I’ve finally got around to doing a little testing of this feature in 19.11 (though it’s probably available in earlier versions of 19c) the results from running the the index_sample.sql script above change when you get to the two largest indexes. Here’s the SQL executed for t1_i8:

select /*+ opt_param('_optimizer_use_auto_indexes' 'on')
  no_parallel_index(t, "T1_I8")  dbms_stats cursor_sharing_exact
  use_weak_name_resl dynamic_sampling(0) no_monitoring xmlindex_sel_idx_tbl
  opt_param('optimizer_inmemory_aware' 'false') no_substrb_pad  no_expand
  index_ffs(t,"T1_I8") */ count(*) as nrw,
  approx_count_distinct(sys_op_lbid(78184,'L',t.rowid)) as nlb,
  approx_count_distinct(sys_op_combined_hash("N1","SYS_NC00013$")) as ndk,
  sys_op_countchg(substrb(t.rowid,1,15),1) as clf
 "TEST_USER"."T1" t where "N1" is not null or "SYS_NC00013$" is not null

As you can see, Oracle has used the “new” approx_count_distinct() function to count the number of distinct keys and leaf blocks (sys_op_lbid). You might also notice that Oracle has switched from using concatenation of the “descending” (sys_op_descend()) values of the two columns in the index to using the sys_op_combined_hash() function that it uses for generating values for column groups – presumable that’s significantly more efficient than the string manipulation needed for concatenation.

We can also see that (at least for this index – and the larger t1_i9 index) Oracle did a fast full scan of the whole index rather than taking a sample:

call     count       cpu    elapsed       disk      query    current        rows
------- ------  -------- ---------- ---------- ---------- ----------  ----------
Parse        1      0.00       0.00          0          0          0           0
Execute      1      0.00       0.00          0          0          0           0
Fetch        1      0.10       0.11       5946       5964          0           1
------- ------  -------- ---------- ---------- ---------- ----------  ----------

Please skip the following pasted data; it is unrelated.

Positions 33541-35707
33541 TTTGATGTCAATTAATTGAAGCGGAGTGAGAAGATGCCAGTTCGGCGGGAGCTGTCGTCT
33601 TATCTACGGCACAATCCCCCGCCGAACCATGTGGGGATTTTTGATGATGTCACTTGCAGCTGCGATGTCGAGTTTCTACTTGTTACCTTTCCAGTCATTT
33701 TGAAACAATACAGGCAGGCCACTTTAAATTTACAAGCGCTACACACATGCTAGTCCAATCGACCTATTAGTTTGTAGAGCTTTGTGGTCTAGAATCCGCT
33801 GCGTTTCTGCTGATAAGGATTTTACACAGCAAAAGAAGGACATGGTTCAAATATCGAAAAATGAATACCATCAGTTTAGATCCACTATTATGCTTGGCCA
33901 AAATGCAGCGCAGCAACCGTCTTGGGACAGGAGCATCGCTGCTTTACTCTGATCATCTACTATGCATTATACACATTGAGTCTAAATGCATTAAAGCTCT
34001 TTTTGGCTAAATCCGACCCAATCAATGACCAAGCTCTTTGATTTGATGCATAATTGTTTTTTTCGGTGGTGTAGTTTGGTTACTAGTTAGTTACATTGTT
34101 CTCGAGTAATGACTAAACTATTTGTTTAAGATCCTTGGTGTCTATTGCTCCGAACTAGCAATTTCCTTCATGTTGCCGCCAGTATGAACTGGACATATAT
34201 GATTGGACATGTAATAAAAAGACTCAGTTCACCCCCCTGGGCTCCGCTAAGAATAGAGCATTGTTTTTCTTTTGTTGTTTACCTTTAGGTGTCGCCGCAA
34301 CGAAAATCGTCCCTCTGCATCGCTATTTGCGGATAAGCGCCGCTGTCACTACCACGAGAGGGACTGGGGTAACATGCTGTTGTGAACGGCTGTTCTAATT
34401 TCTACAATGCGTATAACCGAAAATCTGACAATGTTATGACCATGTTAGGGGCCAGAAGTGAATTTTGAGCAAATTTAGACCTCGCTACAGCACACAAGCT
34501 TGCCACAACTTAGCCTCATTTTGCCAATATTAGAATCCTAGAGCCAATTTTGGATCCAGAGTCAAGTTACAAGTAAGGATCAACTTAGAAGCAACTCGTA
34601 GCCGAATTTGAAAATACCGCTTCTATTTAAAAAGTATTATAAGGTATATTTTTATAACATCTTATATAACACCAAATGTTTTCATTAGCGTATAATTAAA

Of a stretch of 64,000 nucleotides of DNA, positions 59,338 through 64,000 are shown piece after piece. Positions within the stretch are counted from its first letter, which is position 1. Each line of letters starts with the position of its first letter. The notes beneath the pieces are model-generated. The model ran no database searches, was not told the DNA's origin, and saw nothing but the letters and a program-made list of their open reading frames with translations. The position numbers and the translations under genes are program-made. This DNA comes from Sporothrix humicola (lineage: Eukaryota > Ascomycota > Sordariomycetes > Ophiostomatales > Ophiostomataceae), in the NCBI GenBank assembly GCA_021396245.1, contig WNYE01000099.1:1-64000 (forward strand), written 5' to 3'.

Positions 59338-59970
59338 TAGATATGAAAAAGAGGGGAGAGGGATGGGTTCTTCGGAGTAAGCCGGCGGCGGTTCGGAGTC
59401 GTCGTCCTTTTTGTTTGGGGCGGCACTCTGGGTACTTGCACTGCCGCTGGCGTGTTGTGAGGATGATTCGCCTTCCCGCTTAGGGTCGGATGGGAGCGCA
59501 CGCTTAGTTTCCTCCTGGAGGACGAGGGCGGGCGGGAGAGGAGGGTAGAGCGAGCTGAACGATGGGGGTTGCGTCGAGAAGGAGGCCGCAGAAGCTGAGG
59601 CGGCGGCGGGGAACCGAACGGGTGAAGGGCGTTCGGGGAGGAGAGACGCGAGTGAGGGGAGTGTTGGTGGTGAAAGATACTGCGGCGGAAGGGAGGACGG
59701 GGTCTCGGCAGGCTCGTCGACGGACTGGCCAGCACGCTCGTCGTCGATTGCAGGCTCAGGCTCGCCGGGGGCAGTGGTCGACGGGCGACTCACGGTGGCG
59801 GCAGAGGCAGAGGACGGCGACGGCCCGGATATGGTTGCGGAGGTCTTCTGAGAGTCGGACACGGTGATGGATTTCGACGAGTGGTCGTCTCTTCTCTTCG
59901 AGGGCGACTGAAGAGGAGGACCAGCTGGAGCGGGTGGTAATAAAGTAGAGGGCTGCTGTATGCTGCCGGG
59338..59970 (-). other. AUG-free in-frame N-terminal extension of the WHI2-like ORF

total        3      0.11       0.12       5946       5964          0           1

Misses in library cache during parse: 1
Optimizer mode: ALL_ROWS
Parsing user id: 112     (recursive depth: 1)
Number of plan statistics captured: 1

Rows (1st) Rows (avg) Rows (max)  Row Source Operation
---------- ---------- ----------  ---------------------------------------------------
         1          1          1  SORT AGGREGATE APPROX (cr=5964 pr=5946 pw=0 time=117813 us starts=1)
    100000     100000     100000   INDEX FAST FULL SCAN T1_I8 (cr=5964 pr=5946 pw=0 time=99030 us starts=1 cost=759 size=8600000 card=100000)(object id 78184)

Note that the operation is no longer “INDEX SAMPLE FAST FULL SCAN”, the cr value matches the pr value, and the Rows columns tell us that we’ve used all 100,000 entries in the index.

So, for this case at least, an improvement in the stats collection. This does suggest the need for further testing of course (left to the interested reader):

  • is the non-sampled operation used across the board, or is there a cost-based decision to switch back to sampling,
  • if cost-based is it possible to infer the probable rules for picking one strategy over the other, could it be affected by:
    • the segment size
    • the number and/or length of columns
    • the current estimate of number of rows
    • the current estimate of leaf blocks

Update Aug 2022

I’ve just noticed a reference to bug 33427856 in my daily email from Oracle. In summary the bug says:  “Enhancement 27268249 to index stats collection is a bug.”

Bug 33427856 – Gathering statistics for indexes on large tables in 19c may be time-consuming (Doc ID 33427856.8)

The symptoms of the bug are:

  • Stats gathering query select list includes “approx_count_distinct(sys_op_lbid(77198,’L’,t.rowid)) as nlb”

The bug note also reports that the select list includes “null as ndk” – but that just means it’s a single column index (or an index mirrored by a column group) where the table stats are up to date so the required value can be copied across from the user_tab_cols view.

See this posting for a few more notes on the enhancement




  1. I’m curious as to how the same analysis might come out using AUTO_SAMPLE_SIZE

    Comment by Rich Headrick — September 19, 2012 @ 1:52 am BST Sep 19,2012 | Reply

  2. Hi Sir,
    Does having no stats or stale stats affect the performance of a insert statement?
    insert into a values()

    Comment by yasir — February 28, 2013 @ 11:09 am GMT Feb 28,2013 | Reply

    • Yasir,

      Interesting question.
      I wouldn’t have thought so (at least, as far as basic Oracle tables go).

      If you enable the 10053 trace against an “insert into table () values()” then you will see that the optimizer code path does get visited, but it doesn’t seem to say anything about object-level statistics.

      Comment by Jonathan Lewis — February 28, 2013 @ 12:22 pm GMT Feb 28,2013 | Reply